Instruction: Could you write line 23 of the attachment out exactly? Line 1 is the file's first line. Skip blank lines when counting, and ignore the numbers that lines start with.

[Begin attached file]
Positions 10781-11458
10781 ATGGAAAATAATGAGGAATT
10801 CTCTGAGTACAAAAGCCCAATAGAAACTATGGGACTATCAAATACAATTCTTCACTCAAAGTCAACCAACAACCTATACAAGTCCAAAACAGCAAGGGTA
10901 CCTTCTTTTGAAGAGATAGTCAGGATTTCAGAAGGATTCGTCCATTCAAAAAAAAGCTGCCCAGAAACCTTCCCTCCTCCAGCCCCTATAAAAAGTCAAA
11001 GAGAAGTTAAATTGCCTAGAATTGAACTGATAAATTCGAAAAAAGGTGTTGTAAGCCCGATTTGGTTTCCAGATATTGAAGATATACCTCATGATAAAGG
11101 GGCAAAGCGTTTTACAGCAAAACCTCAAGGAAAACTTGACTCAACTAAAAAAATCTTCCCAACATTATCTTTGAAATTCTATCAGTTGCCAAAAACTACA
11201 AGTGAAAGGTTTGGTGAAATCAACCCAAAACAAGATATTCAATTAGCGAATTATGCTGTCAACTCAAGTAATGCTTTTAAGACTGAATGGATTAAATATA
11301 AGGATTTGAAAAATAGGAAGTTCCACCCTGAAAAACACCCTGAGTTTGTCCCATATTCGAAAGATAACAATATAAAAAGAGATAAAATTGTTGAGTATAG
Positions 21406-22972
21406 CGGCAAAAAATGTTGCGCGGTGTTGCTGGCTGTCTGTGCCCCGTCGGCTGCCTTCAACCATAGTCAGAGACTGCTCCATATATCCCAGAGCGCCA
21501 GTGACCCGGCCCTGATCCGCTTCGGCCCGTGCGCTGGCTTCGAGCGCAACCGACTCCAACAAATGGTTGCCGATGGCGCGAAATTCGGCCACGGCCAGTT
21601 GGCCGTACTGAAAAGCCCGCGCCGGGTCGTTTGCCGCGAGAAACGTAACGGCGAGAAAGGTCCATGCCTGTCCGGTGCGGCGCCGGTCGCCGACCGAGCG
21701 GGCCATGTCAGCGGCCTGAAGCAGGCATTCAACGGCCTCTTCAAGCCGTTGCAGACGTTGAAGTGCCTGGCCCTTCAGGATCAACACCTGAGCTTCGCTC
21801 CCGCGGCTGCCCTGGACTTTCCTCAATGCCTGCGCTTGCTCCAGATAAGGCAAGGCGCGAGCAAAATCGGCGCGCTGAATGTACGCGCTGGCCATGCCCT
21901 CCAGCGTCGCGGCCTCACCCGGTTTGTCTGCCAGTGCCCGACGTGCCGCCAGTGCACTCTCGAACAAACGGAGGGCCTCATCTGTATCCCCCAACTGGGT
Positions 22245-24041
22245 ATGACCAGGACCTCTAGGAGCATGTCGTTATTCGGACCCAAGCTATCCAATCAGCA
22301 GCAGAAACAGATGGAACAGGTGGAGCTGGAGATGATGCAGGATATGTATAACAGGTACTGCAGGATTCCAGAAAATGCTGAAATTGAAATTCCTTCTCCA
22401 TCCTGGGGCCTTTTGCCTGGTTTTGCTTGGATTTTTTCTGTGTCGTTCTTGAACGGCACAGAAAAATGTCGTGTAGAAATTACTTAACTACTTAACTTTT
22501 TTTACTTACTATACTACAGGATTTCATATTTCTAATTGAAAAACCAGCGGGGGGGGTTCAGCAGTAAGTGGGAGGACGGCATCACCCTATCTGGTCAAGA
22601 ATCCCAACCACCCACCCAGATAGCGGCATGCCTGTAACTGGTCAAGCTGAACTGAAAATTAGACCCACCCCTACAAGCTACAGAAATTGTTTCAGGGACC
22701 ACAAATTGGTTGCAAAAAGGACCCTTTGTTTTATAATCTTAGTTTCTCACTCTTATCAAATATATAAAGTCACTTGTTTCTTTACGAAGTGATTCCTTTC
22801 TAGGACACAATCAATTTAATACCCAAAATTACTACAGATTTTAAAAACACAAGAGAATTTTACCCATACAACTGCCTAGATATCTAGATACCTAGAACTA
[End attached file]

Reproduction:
22801 TAGGACACAATCAATTTAATACCCAAAATTACTACAGATTTTAAAAACACAAGAGAATTTTACCCATACAACTGCCTAGATATCTAGATACCTAGAACTA